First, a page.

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Surg Endosc. 2009 Nov;23(11):2620-3. doi: 10.1007/s00464-009-0452-0. Epub 2009 Apr 10.

Laparoscopic antireflux procedures with hepatic shoulder technique for the surgical management of large paraesophageal hernias and gastroesophageal reflux disease.

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  • 1Department of Surgery, Providence Saint Joseph Medical Center, 201 South Buena Vista Street, Suite 425, Burbank, CA 91505, USA. pquilici@msn.com



Large paraesophageal hernias are notoriously difficult to manage via laparoscopy and are associated with a significant recurrence rate. A novel laparoscopic approach was used to close the diaphragmatic defect in four patients diagnosed with large, paraesophageal hernias and gastroesophageal reflux disease symptomatology.


All procedures were performed via laparoscopy. Three patients underwent a reduction of the paraesophageal hernia with a Nissen fundoplication and one with Collis-Nissen fundoplication. Standard crural closure was performed over a #60 Fr Bougie in two patients, and two patients did not undergo a cruroplasty. In all four patients, the left hepatic lobe was freed, repositioned, and anchored under and inferior to the gastroesophageal junction, propping the gastroesophageal junction anteriorly. This maneuver entirely covers and closes the diaphragmatic defect.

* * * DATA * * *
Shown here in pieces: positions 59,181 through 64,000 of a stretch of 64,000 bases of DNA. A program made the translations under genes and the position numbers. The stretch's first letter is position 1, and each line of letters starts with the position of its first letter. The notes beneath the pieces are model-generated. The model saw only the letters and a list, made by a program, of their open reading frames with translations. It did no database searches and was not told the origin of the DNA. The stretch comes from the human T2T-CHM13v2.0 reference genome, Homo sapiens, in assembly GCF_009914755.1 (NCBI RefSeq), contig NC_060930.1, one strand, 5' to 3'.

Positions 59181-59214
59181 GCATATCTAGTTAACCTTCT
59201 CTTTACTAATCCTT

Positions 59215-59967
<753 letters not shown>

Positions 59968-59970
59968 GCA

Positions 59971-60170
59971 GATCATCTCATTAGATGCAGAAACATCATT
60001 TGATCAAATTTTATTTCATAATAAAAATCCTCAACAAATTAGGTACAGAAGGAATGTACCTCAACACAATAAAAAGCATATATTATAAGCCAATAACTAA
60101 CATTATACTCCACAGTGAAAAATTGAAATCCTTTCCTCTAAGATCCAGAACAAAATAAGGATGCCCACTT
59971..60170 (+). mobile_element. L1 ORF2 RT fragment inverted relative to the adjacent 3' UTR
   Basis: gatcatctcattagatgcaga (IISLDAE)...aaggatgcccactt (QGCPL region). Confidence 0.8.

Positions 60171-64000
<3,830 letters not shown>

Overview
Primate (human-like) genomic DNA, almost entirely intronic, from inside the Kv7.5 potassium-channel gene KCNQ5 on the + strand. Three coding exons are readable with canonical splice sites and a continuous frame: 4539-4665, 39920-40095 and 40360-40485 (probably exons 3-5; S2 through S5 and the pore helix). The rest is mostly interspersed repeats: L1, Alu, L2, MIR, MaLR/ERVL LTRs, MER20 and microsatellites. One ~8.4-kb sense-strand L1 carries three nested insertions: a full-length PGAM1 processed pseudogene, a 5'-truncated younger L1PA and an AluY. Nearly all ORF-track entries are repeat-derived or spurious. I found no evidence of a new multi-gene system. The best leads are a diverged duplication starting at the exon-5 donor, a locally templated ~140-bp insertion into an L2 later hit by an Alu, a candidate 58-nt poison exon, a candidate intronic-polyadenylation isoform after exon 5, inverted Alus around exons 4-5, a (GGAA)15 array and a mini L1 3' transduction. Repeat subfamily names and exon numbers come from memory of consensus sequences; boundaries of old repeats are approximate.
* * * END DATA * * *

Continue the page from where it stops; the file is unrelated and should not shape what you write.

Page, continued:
Postoperatively, all patients did well without notable, unusual complaints. Average length of stay was 2 days. Although not statistically significant, all patients had no recurrence of symptoms or of their paraesophageal hernia at 8, 9, 11, and 15 months after the procedure.


In selected patients, large paraesophageal hernias can safely be managed via a laparoscopic antireflux procedure with the hepatic shoulder technique. Although no long-term follow-up is available, this technique has shown good early postoperative results and may be used as an alternative to a laparoscopic Mesh reinforced fundoplication or difficult crural closure.

[PubMed - indexed for MEDLINE]
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